Still Walking is a family drama about grown children visiting their elderly parents, which unfolds over one summer day. The aging parents have lived in the family home for decades. Their ... See full summary »
Twelve-year-old Koichi, who has been separated from his brother Ryunosuke due to his parents' divorce, hears a rumor that the new bullet trains will precipitate a wish-granting miracle when they pass each other at top speed.
Ryota Nonomiya is a successful businessman driven by money. When he learns that his biological son was switched with another child after birth, he must make a life-changing decision and choose his true son or the boy he raised as his own.
Members of a cult, modeled on Aum Shinrikyo, sabotage a city's water supply, then commit mass suicide near the shores of a lake. Family members of those affected by it meet at the lake to observe the anniversary of their loved ones' deaths.
In Tokyo, the reckless single mother Keiko moves to a small apartment with her twelve years old son Akira Fukushima and hidden in the luggage, his siblings Shigeru and Yuki. Kyoko, another sibling arrives later by train. The children have different fathers and do not have schooling, but they have a happy life with their mother. When Keiko finds a new boyfriend, she leaves the children alone, giving some money to Akira and assigning him to take care of his siblings. When the money finishes, Akira manages to find means to survive with the youngsters without power supply, gas or water at home, and with the landlord asking for the rental. Written by
Claudio Carvalho, Rio de Janeiro, Brazil who never watched the movie based on his comments about 3 children in luggage when there were only two.
According to the director Hirokazu Koreeda, though Nobody Knows (2004) was inspired by the true story of the Sugamo child abandonment case, it is not a factual recounting, and only the settings and the ending of the story are based on the true story. Also, the film's version of the story was far less grisly than the actual event upon which the movie is based on. See more »
When Akira buys the stack of chocolates for Yuki near the end of the movie, he buys 19 boxes and the total comes to 1,895 yen. As there was no sales tax at the time Japan, each box would have to be priced at 99.74 yen - which is essentially impossible. See more »
Today I went to the pre-screening of "Nobody Knows," a stunningly brilliant film by director Hirokazu Koreeda who also directed the philosophical "After Life."
What if I were a 12 years old boy and left alone to take care of two younger sisters and one younger brother in a big city like Tokyo, and I have to hide them in the apartment so nobody knows about them? That's what I have been thinking when I was watching this film and how the film gets my sympathy for these children. It allows me to experience the ordeal through these children's eyes and the transcending performance by Yuya Yagira, who is the youngest actor ever won the best actor award in the history of Cannes Film Festival.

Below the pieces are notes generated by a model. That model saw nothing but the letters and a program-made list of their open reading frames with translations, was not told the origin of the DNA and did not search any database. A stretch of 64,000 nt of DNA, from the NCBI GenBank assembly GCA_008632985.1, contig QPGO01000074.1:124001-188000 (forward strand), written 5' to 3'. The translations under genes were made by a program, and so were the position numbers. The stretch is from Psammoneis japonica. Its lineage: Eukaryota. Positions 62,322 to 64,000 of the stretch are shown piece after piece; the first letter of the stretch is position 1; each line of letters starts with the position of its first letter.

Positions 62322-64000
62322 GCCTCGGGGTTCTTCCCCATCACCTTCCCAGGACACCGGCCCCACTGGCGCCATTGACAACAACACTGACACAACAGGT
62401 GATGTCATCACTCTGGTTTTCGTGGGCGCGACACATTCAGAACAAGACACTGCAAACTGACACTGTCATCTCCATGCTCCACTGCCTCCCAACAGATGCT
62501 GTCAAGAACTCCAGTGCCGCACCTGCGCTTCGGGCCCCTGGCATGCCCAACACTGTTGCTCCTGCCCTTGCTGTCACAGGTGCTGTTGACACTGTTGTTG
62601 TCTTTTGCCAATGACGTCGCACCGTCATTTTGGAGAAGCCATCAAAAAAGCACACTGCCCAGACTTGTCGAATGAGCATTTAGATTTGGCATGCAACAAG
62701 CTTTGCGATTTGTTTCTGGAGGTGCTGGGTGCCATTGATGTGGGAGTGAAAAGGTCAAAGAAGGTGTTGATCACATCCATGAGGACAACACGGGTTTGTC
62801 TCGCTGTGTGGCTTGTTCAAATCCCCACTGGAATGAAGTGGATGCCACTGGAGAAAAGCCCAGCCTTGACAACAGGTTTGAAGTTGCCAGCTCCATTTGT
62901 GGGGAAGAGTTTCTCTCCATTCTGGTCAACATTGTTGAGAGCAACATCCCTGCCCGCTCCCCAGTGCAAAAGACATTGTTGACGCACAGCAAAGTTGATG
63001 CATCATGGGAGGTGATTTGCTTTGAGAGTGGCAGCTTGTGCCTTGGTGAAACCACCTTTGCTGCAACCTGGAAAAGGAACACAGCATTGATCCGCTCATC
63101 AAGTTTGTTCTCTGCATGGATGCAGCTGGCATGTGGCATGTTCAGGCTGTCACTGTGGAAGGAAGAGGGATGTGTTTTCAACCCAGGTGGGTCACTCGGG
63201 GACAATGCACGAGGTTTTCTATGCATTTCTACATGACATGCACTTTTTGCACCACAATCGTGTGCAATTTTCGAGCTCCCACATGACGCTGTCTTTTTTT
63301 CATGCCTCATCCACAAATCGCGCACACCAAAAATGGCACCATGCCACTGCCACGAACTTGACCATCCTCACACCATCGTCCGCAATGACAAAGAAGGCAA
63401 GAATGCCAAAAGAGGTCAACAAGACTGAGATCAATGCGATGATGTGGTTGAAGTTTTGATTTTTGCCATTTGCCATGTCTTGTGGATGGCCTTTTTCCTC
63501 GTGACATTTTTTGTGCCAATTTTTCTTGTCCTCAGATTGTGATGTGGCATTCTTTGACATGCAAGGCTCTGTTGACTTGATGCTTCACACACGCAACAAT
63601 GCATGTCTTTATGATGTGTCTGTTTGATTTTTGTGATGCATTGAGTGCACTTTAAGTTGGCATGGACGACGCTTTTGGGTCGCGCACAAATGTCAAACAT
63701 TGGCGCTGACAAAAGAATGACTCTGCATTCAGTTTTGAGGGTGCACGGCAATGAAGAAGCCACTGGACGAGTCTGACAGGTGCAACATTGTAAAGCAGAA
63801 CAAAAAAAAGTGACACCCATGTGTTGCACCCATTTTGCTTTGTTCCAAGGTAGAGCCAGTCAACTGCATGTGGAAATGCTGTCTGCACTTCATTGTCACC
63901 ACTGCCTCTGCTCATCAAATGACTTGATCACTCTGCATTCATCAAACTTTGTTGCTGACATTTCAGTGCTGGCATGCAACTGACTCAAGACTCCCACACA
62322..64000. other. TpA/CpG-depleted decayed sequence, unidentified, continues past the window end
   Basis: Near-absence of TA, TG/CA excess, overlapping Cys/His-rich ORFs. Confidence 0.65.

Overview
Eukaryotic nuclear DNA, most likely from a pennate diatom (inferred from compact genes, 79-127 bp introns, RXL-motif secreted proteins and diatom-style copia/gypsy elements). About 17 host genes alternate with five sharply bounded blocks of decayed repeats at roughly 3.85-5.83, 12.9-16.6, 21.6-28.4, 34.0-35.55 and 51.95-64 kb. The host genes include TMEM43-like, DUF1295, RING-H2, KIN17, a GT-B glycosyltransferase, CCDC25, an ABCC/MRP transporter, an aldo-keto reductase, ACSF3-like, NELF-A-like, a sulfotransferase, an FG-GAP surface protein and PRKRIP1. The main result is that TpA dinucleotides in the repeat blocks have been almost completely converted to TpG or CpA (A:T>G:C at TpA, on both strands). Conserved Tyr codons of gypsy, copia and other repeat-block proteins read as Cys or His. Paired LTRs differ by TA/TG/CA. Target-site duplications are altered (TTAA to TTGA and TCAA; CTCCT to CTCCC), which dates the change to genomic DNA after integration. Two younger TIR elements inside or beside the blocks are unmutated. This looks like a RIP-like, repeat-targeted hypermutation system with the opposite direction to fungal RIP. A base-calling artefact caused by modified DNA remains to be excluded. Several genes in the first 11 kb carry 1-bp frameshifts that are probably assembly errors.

Director Koreeda allows the camera to take the time to shoot and he never rushes from one scene to the next. He let me observe, let me feel, let me be as close to these children as I possibly can, until I can no longer take it and until I am drowned by the frustration and sadness. I become as helpless as those children, because I simply can not resist the urge to help them. That makes me cry. Through out the film, Koreeda masterfully positioned his lenses to ordinary objects around these children, such as simply a finger, a hand, a stain, a foot, or four empty glasses. But through these zoomed in images, I have no trouble to "see" and "feel" what's going on in the whole picture. And it tells the story in a more profound fashion and more personal way, a story you will never forget, along with those images, sometimes, even the music.
The 12 years old boy is played by Yuya Yagira, who has a haircut like the Japanese animation character. Yagira's outstanding performance is original and remarkable, and simply unforgettable. Through him, you see a premature 12 years old boy who is acting as an adult to take care the other kids, meanwhile, he is still a 12 years old kid, who will just like other kids around his age. That's make this movie can be so hard to watch sometimes, because no matter how hard your heart is, it will be softened by watching his struggle to survive. It's hard to leave this movie with dry eyes.
There is no doubt in my mind that this is the best film I have seen this year.
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